Crypto exchanges in South Korea delist ‘risky’ coins from their platforms
Recent reports say that some exchanges have halted the trading of some high-risk coins this week to comply with stricter rules in the industry.
Thu, 17 Jun 2021, 13:21 pm UTC
South Korean crypto exchanges are now making changes to the list of available coins for trading on their platforms. Recent reports say that some exchanges have halted the trading of some high-risk coins this week to comply with stricter rules in the industry.
According to a report by the local publication Arirang, 11 out of the 20 crypto exchanges that have obtained Information Security Management System (ISMS) certification, have either temporarily halted or completely suspended the trading of some cryptocurrencies deemed to be high risk. Meanwhile, others have released a list of coins that they say customers should be cautious of.
For instance, Upbit has decided to delist the coins Maro, Paycoin, Solve.Care, Quiztok, and Observer from the platform. Huobi Korea stopped the trading of the Huobi token while Coinbit suspended the trading of 8 coins while place 28 coins on its warning list.
Suspending the trading of coins is quite common in the industry. However, experts interpret the recent delisting by crypto exchanges as an attempt to meet new requirements to gain government approval.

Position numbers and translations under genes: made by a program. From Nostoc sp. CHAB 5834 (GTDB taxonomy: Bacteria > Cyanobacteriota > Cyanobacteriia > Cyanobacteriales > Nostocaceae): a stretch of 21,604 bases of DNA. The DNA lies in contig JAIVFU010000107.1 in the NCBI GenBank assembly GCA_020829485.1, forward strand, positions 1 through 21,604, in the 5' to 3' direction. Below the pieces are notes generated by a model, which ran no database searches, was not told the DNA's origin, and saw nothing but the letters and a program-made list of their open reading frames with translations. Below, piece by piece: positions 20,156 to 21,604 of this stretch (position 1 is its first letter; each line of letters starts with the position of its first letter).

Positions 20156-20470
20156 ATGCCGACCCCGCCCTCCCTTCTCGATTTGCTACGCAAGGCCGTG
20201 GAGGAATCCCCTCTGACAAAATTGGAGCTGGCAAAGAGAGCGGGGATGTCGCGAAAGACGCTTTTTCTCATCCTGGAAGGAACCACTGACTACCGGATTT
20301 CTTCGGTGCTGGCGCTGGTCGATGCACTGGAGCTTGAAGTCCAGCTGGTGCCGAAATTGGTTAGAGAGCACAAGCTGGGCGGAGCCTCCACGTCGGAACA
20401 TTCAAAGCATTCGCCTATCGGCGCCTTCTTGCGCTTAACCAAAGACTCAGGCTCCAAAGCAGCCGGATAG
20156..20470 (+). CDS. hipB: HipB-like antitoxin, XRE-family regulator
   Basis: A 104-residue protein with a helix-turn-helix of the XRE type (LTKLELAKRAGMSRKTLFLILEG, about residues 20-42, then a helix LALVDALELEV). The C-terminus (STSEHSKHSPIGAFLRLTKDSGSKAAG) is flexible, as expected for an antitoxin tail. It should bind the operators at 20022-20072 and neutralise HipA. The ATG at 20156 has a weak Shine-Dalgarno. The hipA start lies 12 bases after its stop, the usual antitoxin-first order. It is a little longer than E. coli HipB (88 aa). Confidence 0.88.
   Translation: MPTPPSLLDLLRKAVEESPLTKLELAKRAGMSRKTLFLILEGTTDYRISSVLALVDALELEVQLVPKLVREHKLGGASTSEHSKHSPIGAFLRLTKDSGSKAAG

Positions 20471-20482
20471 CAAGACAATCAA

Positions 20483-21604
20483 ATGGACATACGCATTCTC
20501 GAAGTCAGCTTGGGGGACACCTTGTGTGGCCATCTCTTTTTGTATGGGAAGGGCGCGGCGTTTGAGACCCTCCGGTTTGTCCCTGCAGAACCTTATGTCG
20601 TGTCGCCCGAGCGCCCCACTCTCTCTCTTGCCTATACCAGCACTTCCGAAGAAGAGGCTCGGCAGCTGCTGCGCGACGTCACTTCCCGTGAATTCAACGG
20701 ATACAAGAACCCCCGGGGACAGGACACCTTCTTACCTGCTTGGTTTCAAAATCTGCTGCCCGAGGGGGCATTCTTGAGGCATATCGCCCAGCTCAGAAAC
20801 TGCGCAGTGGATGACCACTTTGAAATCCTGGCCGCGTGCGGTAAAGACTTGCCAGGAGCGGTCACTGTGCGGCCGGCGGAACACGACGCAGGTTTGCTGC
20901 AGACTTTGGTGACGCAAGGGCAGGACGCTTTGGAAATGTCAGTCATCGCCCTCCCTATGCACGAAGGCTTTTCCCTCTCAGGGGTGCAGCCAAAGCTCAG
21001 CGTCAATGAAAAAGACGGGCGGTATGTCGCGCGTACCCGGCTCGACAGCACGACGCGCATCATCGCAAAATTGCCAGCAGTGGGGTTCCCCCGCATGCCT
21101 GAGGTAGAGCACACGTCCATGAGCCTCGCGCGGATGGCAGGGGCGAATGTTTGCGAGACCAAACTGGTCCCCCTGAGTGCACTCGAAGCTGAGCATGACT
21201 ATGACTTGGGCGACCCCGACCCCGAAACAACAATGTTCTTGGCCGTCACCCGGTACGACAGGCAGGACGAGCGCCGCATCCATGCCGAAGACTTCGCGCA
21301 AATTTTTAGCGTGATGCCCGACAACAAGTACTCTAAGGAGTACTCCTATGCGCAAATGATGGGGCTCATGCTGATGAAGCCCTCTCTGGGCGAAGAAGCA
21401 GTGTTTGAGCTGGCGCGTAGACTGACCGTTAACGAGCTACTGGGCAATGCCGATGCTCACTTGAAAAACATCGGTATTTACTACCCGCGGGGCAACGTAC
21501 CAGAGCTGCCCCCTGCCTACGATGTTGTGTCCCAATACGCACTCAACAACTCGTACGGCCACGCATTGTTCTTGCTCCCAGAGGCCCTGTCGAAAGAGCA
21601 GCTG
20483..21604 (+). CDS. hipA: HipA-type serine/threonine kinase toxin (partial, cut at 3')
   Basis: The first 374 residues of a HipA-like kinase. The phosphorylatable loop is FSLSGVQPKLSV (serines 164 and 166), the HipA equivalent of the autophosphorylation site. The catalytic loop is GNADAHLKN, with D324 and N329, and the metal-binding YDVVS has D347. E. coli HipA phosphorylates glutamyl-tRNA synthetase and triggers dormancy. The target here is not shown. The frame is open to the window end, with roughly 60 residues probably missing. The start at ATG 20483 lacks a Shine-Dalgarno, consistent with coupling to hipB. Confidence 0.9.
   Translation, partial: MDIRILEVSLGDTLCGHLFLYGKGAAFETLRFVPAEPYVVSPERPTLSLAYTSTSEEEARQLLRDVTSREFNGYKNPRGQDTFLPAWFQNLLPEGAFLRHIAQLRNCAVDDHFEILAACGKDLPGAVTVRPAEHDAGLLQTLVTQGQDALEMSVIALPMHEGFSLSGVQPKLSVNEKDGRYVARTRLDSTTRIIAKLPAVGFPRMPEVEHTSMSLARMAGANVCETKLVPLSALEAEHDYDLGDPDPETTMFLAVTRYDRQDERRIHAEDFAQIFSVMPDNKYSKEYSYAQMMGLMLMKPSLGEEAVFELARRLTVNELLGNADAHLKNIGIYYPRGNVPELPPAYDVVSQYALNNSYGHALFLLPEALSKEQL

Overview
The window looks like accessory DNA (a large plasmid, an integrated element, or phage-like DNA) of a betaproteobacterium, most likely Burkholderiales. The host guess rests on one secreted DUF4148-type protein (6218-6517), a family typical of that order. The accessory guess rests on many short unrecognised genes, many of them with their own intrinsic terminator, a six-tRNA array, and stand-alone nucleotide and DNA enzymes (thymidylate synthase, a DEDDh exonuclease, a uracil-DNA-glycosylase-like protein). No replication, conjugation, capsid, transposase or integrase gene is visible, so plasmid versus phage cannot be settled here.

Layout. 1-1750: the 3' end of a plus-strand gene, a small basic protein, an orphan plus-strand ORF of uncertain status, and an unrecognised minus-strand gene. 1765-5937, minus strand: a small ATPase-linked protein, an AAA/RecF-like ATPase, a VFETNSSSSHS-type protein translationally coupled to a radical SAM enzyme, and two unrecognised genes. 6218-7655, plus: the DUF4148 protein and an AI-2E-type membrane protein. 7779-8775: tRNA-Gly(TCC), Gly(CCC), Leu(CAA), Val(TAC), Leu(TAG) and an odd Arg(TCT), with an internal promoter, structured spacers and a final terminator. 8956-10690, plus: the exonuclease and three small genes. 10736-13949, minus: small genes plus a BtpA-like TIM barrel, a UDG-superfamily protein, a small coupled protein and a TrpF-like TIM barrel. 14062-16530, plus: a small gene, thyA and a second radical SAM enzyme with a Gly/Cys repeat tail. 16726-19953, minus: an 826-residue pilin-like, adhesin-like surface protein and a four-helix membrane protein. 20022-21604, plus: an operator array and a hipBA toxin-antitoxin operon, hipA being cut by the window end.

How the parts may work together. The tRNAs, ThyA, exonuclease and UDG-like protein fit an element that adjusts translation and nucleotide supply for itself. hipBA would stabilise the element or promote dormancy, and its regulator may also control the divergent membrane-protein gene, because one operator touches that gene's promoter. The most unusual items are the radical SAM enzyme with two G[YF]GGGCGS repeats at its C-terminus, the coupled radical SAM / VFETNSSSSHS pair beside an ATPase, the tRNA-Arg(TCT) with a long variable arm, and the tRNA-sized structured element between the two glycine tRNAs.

Last month, the government chose the Financial Supervisory Services (FSS) as the main agency responsible for overseeing South Korea’s crypto market. Platforms that wish to continue their operations in the country are now required to register with the FSS.
One of the requirements for registration is that crypto exchanges need to open real-name bank accounts for their customers and partner with local banks. However, many financial institutions are reportedly reluctant to partner with crypto platforms as they fear they might be held liable for money laundering offenses related to cryptocurrency transactions, according to Bitcoin.com.
In fact, only four of the country’s biggest crypto exchanges - Upbit, Bithumb, Coinone, and Korbit – have established partnerships with commercial banks to implement the real-name account system.
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